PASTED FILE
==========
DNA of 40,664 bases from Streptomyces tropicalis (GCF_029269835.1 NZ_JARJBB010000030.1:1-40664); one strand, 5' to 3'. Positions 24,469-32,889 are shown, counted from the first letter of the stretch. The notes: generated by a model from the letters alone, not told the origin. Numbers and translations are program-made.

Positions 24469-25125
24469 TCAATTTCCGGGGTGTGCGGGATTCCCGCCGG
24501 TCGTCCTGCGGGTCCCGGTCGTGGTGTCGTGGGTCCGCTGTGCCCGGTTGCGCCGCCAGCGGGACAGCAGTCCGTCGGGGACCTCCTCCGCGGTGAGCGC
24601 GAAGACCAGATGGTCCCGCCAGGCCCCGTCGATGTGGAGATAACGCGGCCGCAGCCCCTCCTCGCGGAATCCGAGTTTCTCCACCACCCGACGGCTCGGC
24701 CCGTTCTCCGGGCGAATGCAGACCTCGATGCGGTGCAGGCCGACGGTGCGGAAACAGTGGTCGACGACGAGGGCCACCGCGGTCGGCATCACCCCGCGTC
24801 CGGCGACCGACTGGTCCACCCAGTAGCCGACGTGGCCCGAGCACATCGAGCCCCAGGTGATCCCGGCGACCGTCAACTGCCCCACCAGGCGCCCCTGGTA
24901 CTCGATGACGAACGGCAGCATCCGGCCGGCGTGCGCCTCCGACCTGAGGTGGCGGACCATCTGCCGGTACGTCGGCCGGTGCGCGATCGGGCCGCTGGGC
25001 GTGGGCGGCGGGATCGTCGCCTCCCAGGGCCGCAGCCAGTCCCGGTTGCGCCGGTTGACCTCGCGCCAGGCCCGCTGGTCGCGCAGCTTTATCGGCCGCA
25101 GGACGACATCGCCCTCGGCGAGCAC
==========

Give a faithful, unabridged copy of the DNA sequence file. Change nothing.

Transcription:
DNA of 40,664 bases from Streptomyces tropicalis (GCF_029269835.1 NZ_JARJBB010000030.1:1-40664); one strand, 5' to 3'. Positions 24,469-32,889 are shown, counted from the first letter of the stretch. The notes: generated by a model from the letters alone, not told the origin. Numbers and translations are program-made.

Positions 24469-25125
24469 TCAATTTCCGGGGTGTGCGGGATTCCCGCCGG
24501 TCGTCCTGCGGGTCCCGGTCGTGGTGTCGTGGGTCCGCTGTGCCCGGTTGCGCCGCCAGCGGGACAGCAGTCCGTCGGGGACCTCCTCCGCGGTGAGCGC
24601 GAAGACCAGATGGTCCCGCCAGGCCCCGTCGATGTGGAGATAACGCGGCCGCAGCCCCTCCTCGCGGAATCCGAGTTTCTCCACCACCCGACGGCTCGGC
24701 CCGTTCTCCGGGCGAATGCAGACCTCGATGCGGTGCAGGCCGACGGTGCGGAAACAGTGGTCGACGACGAGGGCCACCGCGGTCGGCATCACCCCGCGTC
24801 CGGCGACCGACTGGTCCACCCAGTAGCCGACGTGGCCCGAGCACATCGAGCCCCAGGTGATCCCGGCGACCGTCAACTGCCCCACCAGGCGCCCCTGGTA
24901 CTCGATGACGAACGGCAGCATCCGGCCGGCGTGCGCCTCCGACCTGAGGTGGCGGACCATCTGCCGGTACGTCGGCCGGTGCGCGATCGGGCCGCTGGGC
25001 GTGGGCGGCGGGATCGTCGCCTCCCAGGGCCGCAGCCAGTCCCGGTTGCGCCGGTTGACCTCGCGCCAGGCCCGCTGGTCGCGCAGCTTTATCGGCCGCA
25101 GGACGACATCGCCCTCGGCGAGCAC